MESSAGE IN THE MOVIES
Faith-based films have been around forever. Cecil B. DeMille’s 1923 silent film version of The Ten Commandments included not only the story of Moses but also a contemporary story about how following God’s law was relevant and necessary. Current faith-based films soft pedal Jesus and strive to impart significant themes in a way that will appeal to that “crossover audience”.
Sixty years ago – in the fifties and sixties – even though there was a deep divide between Protestant and Catholic, Roman Catholicism was often seen by Hollywood as the purest form of religious devotion. Movies based on saints and miracles were considered worthy of big-name stars and award consideration. In 1952 Warner Brothers released The Miracle of Our Lady of Fatima, promoted as a fact-based account of three children in Portugal who received a vision of Mary, the mother of Jesus, in 1917. The film was widely promoted and Max Steiner’s music was nominated for an Academy Award.
Fatima is another version of that story. Although this film features a renowned international cast (including Harvey Keitel and Sônia Braga) and high production values, it was released in just a few theaters, barely reviewed, and quickly moved to Video on Demand limbo. It was so obscure that I was surprised to discover that it was an English language movie.
It’s also a film that celebrates Catholicism of earlier generations. It is steeped in Mariology and relates a story in which Mary not only predicts future events but instructs her three young witnesses to return to see her at a future date. The children’s testimony inspires an entire village to witness an incredible demonstration of the presence of God. Before that occurs, the children are encouraged by Mary to pray the Rosary repeatedly so that war would end and peace would prevail. There is political oppression that is unable to thwart the children’s witness. And there is plenty of guilt along the way, with images of death and hellfire thrown in for good measure. (Despite the PG-13 rating, this is not a film for children.)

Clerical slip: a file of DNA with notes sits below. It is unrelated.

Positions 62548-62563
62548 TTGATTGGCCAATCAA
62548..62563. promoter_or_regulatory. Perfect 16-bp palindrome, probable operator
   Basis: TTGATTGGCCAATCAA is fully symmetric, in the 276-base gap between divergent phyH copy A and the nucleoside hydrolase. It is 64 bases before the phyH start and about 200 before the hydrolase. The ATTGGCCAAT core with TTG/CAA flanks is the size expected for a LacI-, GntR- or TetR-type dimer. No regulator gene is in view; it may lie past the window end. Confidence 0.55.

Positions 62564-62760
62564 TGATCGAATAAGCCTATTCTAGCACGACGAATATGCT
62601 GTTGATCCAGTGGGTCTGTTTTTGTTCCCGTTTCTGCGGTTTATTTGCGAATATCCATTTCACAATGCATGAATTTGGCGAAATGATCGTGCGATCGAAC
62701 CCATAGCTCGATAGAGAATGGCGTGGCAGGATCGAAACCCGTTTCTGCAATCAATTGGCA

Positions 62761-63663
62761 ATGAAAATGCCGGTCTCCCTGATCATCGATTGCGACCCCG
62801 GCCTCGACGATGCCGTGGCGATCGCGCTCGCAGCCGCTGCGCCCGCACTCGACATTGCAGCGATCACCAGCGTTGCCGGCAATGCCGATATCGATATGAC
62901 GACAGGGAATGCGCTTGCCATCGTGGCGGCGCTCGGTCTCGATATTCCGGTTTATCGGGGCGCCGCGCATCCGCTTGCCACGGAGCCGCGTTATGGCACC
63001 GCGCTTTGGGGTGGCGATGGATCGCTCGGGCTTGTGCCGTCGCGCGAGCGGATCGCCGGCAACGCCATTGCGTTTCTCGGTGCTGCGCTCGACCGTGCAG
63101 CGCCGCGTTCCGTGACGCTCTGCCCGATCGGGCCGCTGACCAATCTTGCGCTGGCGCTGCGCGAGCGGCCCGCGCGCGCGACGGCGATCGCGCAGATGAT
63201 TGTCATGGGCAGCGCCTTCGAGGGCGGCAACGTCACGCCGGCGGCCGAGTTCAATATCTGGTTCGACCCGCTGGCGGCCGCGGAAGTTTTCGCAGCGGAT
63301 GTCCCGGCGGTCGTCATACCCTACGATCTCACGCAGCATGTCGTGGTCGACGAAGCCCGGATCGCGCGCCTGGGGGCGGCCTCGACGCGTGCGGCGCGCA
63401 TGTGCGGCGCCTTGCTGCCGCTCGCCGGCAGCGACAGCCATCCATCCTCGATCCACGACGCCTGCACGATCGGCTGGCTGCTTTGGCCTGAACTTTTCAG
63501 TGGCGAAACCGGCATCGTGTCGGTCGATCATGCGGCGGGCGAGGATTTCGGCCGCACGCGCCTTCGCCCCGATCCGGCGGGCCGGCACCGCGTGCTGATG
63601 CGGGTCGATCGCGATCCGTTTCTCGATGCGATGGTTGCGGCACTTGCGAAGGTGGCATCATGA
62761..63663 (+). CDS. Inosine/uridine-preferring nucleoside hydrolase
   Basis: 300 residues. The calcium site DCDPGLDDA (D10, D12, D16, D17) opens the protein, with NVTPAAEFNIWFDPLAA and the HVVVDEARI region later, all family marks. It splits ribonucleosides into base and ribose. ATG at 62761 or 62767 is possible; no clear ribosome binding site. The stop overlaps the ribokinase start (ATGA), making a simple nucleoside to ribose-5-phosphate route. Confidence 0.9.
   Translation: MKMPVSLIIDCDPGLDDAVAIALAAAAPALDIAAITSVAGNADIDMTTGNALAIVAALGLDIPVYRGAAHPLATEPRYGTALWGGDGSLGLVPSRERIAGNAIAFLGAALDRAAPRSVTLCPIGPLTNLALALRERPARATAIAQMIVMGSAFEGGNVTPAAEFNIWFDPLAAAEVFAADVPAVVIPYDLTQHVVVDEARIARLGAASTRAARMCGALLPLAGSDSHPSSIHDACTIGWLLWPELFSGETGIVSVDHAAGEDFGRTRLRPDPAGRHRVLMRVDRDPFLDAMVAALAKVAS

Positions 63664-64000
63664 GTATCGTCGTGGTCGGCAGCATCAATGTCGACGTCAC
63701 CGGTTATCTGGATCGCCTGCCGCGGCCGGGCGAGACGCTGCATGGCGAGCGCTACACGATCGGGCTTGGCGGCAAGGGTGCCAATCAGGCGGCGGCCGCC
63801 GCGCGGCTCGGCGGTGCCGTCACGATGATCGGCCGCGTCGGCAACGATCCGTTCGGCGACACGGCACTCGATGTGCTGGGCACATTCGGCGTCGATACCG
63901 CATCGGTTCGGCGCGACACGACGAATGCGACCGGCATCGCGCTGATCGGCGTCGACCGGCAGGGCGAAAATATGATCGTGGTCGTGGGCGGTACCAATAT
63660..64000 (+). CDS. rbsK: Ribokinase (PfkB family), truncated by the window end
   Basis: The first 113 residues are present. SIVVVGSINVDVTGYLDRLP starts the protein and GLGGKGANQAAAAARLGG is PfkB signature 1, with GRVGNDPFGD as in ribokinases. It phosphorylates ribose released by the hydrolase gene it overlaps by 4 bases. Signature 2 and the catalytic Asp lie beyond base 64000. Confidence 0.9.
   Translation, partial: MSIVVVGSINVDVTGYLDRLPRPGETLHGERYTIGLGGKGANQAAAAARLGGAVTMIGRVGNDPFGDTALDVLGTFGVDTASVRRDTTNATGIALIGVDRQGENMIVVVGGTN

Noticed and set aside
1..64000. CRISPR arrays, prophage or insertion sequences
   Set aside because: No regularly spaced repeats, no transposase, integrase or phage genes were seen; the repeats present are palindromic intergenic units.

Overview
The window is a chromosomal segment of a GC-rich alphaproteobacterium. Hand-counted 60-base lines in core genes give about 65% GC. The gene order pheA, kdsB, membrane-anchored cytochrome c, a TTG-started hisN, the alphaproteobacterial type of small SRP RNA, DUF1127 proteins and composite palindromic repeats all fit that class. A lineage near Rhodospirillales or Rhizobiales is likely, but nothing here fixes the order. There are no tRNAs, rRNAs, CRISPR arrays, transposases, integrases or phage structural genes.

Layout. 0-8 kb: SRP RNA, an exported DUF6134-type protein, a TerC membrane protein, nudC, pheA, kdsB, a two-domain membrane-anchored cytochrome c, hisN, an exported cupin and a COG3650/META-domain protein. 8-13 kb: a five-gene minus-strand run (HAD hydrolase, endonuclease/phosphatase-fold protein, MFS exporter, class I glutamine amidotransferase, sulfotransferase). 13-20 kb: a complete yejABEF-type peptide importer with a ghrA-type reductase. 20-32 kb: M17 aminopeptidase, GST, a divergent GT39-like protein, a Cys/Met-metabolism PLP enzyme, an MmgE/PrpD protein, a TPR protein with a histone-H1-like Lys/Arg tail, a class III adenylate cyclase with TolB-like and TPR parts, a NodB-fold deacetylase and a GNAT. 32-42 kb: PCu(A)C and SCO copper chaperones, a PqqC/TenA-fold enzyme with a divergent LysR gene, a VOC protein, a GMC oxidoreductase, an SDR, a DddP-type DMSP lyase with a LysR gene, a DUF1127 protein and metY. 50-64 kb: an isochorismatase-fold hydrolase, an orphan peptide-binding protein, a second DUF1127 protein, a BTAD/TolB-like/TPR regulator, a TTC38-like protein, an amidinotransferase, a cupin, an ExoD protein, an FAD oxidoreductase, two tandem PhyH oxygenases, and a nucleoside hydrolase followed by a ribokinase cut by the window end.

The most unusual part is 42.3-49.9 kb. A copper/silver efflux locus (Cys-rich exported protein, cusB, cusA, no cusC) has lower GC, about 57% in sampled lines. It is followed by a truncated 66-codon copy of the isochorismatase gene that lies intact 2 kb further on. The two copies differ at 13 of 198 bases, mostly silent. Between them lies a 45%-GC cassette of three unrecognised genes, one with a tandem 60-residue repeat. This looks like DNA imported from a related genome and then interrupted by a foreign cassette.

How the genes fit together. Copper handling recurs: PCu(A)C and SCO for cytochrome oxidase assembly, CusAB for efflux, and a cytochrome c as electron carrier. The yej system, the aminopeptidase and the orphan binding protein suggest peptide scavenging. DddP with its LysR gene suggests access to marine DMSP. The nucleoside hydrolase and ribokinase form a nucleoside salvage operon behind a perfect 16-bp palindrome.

Back in 1952 version when The Miracle of Our Lady of Fatima was released, its theology was mainstream Catholicism; sixty years later, devout stories of miracles and sainthood are now a subset of Christian viewers so negligible that this movie could not find a viewership. It’s kind of a miracle that this film was made.
While I don’t suggest screening Fatima for your church’s youth group (with an appropriate CCLI license, of course), I rather liked this movie. It is well-acted, featuring beautiful location shooting, stunning special effects, and a cast of hundreds of extras. It is sincere without a hint of irony. It also has two beautiful closing credit songs featuring Andrea Bocelli. It also recounts an incredible story that is well documented and the basis for regular pilgrimages to Fatima and a couple of sainthoods, as well. (Keeping things relevant, there’s also a shoutout to the Spanish Flu.)
Most significantly, Fatima is a plea for world peace. That message never goes out of style. Perhaps we should be listening to Mary, as well.
Halo and Pitchfork Rating:
Four halos: An interesting throwback to religious films of earlier generations, with its story of demanding faith and miraculous visions.
Three pitchforks: Literally terrifying visions of hell and war; scenes of death and destruction; implied self-inflicted pain; Guilt.
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Rev. Bruce Batchelor-Glader
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